I don't think that this is a great idea. Although I don't have any issues with reserved parking for car share, or for bike parking, this is too extreme. I agree with city staff that if this undermines the current bylaw, this will cause a big problem. The builder gets to significantly reduce costs due to less excavation for underground parking, and yet I bet that this savings is not fully reflected in the selling price. Those who are foolish enough to buy into this building will find in the long run that their resale will be bad. Those who live in condos without parking can find it difficult to accommodate visitors with cars, etc.

Increasing the cost of parking overall downtown is a good idea to reduce car use, but this sory of thing might increase the demand for surface parking, which is not what we want.

The city would be better served by encouraging builders to offer more three bedroom units so that families have a shot at living downtown.

Jnyyz, I totally agree about the three bedroom units - this city seems to have a glut of one-bedrooms that offer little "upgrade path" for those that can't afford a detached house in the neighborhood.

It will be interesting to see if the high density of car-free people in such a building might attract a new commercial ecosystem - maybe Front Door Organics or one of those grocery-delivery companies might start offering bulk discounts, or more local businesses might relocate nearby to take advantage of the less mobile audience.

It's my understanding that the site can't physically support appropriate parking (unknown reasons - but likely some kind of pre-existing underground infrastructure), and thus all the hubbub. The whole think stinks of "spin" to me. Builders are calling it an environmentally positive experiment in order to direct loads of good press, which will bump up their chances of getting it approved, which is all an attempt to simply not incur losses from getting the project shut down.

It's poor planning all around really. It seems like the builders jumped the gun before a full property evaluation had been completed. One of the biggest issues at hand is that no parking closes that building to any persons (visitors or owners) with disabilities.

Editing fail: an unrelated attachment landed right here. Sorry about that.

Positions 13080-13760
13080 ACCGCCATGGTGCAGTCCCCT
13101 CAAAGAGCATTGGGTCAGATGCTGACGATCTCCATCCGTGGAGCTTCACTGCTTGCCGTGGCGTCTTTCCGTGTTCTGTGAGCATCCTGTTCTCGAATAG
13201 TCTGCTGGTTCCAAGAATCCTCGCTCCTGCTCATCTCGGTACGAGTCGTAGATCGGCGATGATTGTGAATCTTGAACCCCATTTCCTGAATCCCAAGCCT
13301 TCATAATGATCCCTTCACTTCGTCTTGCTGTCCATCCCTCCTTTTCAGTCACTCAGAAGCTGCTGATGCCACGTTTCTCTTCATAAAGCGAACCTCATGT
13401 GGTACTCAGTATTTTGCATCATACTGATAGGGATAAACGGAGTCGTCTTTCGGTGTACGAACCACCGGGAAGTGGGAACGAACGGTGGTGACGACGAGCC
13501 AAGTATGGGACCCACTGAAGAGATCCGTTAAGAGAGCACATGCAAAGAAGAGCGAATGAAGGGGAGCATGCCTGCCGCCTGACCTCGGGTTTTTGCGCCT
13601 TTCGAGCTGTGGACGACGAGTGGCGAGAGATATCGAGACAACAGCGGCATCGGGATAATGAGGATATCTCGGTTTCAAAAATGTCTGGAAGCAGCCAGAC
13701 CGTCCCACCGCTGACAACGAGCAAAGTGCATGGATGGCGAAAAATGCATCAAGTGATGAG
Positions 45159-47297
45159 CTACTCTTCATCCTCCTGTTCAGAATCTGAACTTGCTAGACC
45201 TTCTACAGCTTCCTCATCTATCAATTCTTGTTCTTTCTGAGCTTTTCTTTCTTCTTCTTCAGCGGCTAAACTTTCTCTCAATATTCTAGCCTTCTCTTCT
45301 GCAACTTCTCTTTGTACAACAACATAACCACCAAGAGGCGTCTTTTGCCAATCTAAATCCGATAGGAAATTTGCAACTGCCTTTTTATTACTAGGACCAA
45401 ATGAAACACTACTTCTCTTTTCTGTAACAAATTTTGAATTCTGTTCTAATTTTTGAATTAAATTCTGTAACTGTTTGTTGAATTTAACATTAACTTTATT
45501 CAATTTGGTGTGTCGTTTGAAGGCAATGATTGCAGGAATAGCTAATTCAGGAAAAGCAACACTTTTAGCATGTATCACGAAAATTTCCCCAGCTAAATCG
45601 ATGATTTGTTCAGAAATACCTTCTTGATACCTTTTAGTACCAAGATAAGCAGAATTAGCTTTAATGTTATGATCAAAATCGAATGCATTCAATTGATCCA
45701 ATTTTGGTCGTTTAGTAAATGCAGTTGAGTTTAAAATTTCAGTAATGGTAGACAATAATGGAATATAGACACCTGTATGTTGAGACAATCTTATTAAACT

In the end, I'd rather not see that site turned into a condo property at all.

If the builders price the units too high few will buy, why assume that the pricing models are the same when its a different type of building? If it's priced the same as the building across the street where they're allowed cars and bicycles then they'll lose out. However, if they can work in a way to "sneak" past zoning restrictions and cut construction costs then they can under-cut the competitor and offer a lower price. Maybe the value is the same, but you can get into a condo without having to commit to more debt. Though surrounding property values will drop.. and there can be other issues with that.

Yeah, parking for visitors at all condos is crap because many condo's are a poor fit for entertaining guests (sorry condo owners).

The three bedroom unit market is all out in the burbs. The condo builders have no way to compete against the detached low-density housing, most families would rather have a house(way more space) than a condominium. Especially when the logistics of car commuting are catered to everywhere.

I don't see why a handicapped person couldn't live there, many don't own a car and just use special cabs/ttc...

I think we can all deal with one, just one, condo not having car parking. If we cannot then maybe there is something wrong with us.